The Big Story: Back to development
The economy took a severe beating in 2017, primarily due to the chaotic implementation of two important policy decisions: demonetisation in November 2016 and the Goods and Services Tax in July 2017.
Many economic indicators went up and down through the year, but more down. Between January and March, the gross domestic product went down to 6.1%. It further dipped in the first quarter of the 2017-2018 financial year to 5.7% before going up again to 6.3% for the quarter ending September.
Industrial production index stood at 2.2% in October, compared to 4.1% in September. Consumer inflation is up from 1.4% in June to 4.8% in November. Agriculture growth, on the other hand, decelerated from 2.3% in June quarter to 1.7% at the end of September. Even public expenditure, which saw a healthy growth of 9.5% in the April-June period, came down to 6% by September.
If this wasn’t bad enough, jobs have clearly become scarce. The Information Technology sector alone laid off 56,000 people in 2017. Big companies have halved their entry-level jobs, with some analysts claiming the decline is more severe than the situation the country faced in the aftermath of the 2008 global economic meltdown.
These numbers tell you what the government’s priorities should be this year. In 2014, Prime Minister Narendra Modi won a huge majority in the parliamentary elections by promising change and an intense focus on economic development. But as the economy hit a rough patch in 2016, the talk of development took a back seat. The Bharatiya Janata Party’s political messaging quickly became divisive, with the vitriol reaching its peak in the campaign for the Gujarat Assembly elections at the end of 2017. Modi spearheaded the polarising campaign himself, invoking the bogey of Pakistan and floating a conspiracy theory that it was attempting to fix the election in the western state.
The last year also saw beef politics taking centre stage, with the BJP government imposing a ban on cattle markets across the country selling bovines for slaughter. It took several protests from farmers for the government to withdraw the ill-considered rules. Besides, brutal attacks on Dalits and Muslims were reported in several places. The year ended on a chilling note, with the murder of a Muslim labourer in Rajasthan in December as a lesson to all Muslims indulging in so-called love jihad.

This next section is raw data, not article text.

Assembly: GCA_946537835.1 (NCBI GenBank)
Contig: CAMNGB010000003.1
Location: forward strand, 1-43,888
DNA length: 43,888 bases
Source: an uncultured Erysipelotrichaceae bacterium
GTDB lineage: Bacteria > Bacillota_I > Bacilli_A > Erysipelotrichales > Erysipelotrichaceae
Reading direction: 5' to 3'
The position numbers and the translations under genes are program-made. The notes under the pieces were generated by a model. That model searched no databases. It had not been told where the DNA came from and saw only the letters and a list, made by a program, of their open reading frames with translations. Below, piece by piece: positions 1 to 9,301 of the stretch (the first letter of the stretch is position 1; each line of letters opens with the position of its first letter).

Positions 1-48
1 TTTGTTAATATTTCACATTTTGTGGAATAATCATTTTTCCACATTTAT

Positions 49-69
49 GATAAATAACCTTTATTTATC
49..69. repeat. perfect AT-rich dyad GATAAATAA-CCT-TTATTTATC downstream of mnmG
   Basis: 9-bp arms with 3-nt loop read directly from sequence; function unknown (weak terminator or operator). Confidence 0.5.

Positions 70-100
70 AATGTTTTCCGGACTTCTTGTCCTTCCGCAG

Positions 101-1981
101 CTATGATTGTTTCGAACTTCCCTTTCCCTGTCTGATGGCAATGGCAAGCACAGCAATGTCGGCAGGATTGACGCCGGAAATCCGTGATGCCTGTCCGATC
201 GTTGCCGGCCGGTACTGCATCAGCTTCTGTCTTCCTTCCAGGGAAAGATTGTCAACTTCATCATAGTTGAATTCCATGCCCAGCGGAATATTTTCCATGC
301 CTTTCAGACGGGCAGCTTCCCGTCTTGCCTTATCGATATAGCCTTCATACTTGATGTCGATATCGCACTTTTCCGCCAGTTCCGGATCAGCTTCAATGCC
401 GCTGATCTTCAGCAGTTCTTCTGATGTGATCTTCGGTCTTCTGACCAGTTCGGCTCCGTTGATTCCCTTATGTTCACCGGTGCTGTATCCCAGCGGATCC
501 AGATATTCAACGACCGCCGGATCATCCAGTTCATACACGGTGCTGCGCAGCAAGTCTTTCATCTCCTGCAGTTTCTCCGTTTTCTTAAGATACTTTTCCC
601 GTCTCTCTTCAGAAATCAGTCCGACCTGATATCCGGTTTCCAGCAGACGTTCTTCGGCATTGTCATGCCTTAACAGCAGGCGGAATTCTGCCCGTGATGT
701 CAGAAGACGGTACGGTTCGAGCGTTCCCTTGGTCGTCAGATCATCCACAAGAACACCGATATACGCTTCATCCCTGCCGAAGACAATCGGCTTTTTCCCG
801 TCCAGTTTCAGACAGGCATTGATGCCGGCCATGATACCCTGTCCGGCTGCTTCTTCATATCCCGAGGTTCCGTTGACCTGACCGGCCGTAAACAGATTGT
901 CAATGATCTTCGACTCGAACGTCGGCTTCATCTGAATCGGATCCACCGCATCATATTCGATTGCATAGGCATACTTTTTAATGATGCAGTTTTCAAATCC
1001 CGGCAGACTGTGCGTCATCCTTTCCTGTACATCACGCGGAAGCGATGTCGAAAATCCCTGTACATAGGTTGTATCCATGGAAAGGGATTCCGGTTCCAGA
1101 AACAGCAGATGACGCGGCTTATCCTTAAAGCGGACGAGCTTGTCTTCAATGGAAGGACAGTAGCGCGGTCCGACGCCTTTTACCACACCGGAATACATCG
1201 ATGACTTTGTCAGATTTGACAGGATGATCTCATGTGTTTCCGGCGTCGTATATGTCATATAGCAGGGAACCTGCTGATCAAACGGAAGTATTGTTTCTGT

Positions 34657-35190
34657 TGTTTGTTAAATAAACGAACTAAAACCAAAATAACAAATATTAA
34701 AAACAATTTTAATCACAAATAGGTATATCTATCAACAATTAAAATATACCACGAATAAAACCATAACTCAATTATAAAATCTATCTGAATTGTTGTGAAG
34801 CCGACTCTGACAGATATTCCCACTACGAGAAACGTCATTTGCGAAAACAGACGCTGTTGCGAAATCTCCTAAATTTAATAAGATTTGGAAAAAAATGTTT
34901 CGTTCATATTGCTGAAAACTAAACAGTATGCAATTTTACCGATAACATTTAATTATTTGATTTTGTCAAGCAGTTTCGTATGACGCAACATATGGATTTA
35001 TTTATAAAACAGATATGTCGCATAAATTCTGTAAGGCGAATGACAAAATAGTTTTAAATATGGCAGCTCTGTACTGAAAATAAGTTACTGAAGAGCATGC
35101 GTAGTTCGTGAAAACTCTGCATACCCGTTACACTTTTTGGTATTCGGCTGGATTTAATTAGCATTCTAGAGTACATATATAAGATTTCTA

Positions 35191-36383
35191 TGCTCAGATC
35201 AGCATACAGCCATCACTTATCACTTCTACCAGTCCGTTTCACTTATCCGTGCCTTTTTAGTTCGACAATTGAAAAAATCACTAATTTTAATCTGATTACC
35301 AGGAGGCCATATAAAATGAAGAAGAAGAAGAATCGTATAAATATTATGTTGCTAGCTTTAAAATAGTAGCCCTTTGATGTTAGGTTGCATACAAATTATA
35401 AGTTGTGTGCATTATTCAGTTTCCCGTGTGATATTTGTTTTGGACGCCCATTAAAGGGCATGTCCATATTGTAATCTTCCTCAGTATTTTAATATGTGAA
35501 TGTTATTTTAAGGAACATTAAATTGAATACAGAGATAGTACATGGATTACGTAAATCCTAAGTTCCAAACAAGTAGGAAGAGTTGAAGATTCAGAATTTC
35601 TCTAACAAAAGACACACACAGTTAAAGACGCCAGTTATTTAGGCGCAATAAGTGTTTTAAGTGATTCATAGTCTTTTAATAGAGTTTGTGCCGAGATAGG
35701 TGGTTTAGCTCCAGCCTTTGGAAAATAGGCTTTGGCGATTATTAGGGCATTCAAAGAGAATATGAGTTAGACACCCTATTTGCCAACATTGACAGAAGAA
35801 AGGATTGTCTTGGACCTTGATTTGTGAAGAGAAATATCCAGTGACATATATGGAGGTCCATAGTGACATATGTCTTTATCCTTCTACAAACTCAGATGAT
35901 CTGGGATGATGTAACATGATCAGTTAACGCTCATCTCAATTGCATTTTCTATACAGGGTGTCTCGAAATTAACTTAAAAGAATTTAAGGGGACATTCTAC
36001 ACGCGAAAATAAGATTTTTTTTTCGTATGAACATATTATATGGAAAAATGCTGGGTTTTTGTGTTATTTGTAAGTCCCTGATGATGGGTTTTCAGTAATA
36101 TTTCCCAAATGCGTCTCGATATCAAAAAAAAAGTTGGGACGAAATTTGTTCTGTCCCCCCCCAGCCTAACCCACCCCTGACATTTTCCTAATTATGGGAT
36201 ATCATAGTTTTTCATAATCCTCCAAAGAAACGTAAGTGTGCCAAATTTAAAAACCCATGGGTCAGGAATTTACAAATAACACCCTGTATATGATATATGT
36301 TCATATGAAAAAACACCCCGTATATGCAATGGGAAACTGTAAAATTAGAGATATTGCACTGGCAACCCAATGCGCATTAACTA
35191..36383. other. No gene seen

With Assembly elections due in the crucial states of Rajasthan, Madhya Pradesh and Karnataka in 2018, the stakes are high for the BJP. With these state polls coming in the run-up to the 2019 Lok Sabha polls, there will be the easy temptation to make divisive politics the main strategy. Already, parts of coastal Karnataka have begun to experience communal incidents.
While this corrosive strategy is an easier way for the BJP to win elections, it could end up alienating an important group of voters – those who ignored the threat of Hindutva by believing Modi’s promise of development would win out. If the Centre fails to set the economy right in 2018, this crucial bloc might reconsider its options.
- Our Constitution does not acquire its secular character merely from the words in the Preamble, but from a collective reading of many of its provisions, particularly the various fundamental rights that it guarantees, says Suhrith Parthasarathy in The Hindu.
- We need to articulate why education is most crucial for removal of poverty, and for India’s development, argues Pankaj Chandra in Indian Express.
- The need for independent and courageous journalism has been greater than ever before, writes AG Sulzberger in The New York Times.
Off the mark: National Crime Records Bureau data gives a misleading picture of environmental crime.
“Similarly, just 25 offences under the Air (Prevention and Control of Pollution) Act were registered across India in 2016, with Maharashtra alone accounting for 21. Delhi may be one of the most polluted cities in the world but it has not reported a single criminal offence under the air pollution law in the last three years.”